How does a manuscript become a book? How is a book published?
This is how the traditional publishing model works – as a writer, you have the copyright in your work. You license your copyright to a publisher.
In traditional publishing, these are the major publishing houses (these publishers distribute, produce, and promote your work). Read more here.
As a writer, how do you sell your work to a publisher? For this, you would find a literary agent.
The majority of large publishers rely on agents to find writers. Agents negotiate deals on the writer’s behalf. They send out the work to editors of publishing houses to acquire your work. A publisher will generally offer an advance for the rights in your work. (These rights are for certain languages, territories, and formats.) If you have an agent, the agent will work to separate these rights as much as possible – so that a publisher won’t just get World All Languages in every format, unless it’s strategic for the author to grant those.
Agents will negotiate the royalties and contract terms. Agents also make sure that a writer’s copyright is being maximized – so this means selling the rights to the manuscript to different territories and languages, selling audio rights, book to film rights. Agents rely on commission – which is generally 15%.
At the publishing house, editors are the ones who acquire the work. Acquiring editors discuss with sales and marketing teams to decide whether to acquire a work. They will estimate a sales projection of the book and decide on how much to offer as an advance. Agents will submit to a wide range of publishing houses in order to get the best advance and to drum up enthusiasm for the work.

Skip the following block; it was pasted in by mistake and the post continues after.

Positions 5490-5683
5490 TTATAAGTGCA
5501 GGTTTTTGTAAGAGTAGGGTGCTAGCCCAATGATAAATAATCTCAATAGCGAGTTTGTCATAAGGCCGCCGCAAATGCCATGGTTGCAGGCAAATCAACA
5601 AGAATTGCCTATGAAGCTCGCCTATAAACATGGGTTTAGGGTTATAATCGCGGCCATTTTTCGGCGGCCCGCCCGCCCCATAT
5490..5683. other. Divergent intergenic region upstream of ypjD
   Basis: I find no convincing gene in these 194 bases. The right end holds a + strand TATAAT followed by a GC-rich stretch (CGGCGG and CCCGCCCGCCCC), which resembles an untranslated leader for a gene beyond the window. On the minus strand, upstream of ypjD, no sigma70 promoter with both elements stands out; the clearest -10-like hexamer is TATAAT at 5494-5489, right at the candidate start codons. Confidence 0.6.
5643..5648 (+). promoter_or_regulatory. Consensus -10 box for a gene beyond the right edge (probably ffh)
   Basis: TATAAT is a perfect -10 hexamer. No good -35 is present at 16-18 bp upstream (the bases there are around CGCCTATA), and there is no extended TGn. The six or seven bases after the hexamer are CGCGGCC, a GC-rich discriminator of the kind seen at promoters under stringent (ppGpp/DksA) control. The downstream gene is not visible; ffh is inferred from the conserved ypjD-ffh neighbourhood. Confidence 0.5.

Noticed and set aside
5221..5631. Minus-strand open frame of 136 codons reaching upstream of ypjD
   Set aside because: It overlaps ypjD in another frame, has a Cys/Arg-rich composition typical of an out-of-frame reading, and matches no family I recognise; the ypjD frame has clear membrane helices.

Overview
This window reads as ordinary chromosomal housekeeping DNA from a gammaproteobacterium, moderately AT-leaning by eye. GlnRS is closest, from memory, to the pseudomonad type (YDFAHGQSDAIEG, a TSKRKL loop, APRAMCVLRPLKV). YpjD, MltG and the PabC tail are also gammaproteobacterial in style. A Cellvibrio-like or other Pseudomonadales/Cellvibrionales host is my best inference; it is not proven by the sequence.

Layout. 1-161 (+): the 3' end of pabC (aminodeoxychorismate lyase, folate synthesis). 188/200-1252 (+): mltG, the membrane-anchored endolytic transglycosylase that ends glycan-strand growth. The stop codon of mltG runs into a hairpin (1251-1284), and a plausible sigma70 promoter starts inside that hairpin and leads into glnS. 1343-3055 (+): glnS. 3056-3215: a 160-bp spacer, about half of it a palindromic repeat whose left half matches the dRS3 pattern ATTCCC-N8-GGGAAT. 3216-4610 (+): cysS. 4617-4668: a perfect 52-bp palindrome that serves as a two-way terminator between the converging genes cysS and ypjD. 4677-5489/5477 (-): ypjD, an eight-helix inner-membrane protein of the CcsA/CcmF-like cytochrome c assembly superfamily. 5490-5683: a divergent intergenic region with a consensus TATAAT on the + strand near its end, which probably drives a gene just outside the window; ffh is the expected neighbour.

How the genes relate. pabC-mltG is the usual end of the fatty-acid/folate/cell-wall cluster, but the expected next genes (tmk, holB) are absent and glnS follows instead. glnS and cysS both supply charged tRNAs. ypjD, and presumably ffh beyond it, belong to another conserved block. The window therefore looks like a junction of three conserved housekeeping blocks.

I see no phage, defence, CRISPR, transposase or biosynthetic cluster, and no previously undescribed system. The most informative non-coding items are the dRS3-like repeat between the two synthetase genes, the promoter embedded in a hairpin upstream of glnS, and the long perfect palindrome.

For a publisher to acquire your work, the advance is their investment. You may often hear about books that receive 6 figure advances or were in hotly contested auctions. There is a reason agents like to push for high advances; if a publisher has placed a large investment in your book, then it’s logical that they will do everything they can to make sure to gain back their investment. Of course, this doesn’t always mean that books with the biggest advances sell the most copies (there are hundreds of examples, but the most obvious one is Harry Potter, which reportedly had a very modest advance.) Interestingly, the vast majority of books do not earn out their advances.
The publisher is responsible for editing, producing, and distributing your book. They will decide how to position your book (is it meant for book clubs, will it be a literary prizewinner, should it be focused on a certain genre?) They will send out your manuscript to other authors for potential blurbs and endorsements. Publishers will reach out to booksellers and bloggers for prime locations in books and promotional reviews.
Each year, X books are published.
For a more detailed map of the publishing process – there’s a brilliant essay from Vanity Fair about the life of a book – it follows publication of The Art of Fielding, and it’s one of the best introductions into how the publishing process works.
So you’ve written a book, what should you do?
How to find a literary agent?
How to decide on a literary agent?
How to query a literary agent?
In the publishing world, there are several players – the writer, the agent, the publisher.
Who sells the books to the publishers? Publishers rely on agents to find writers.
If you’ve written a novel, the first step is to find an agent. (This is assuming that you are choosing to traditionally publish vs. self publish).
For a guide on how to query an agent, please see here: link.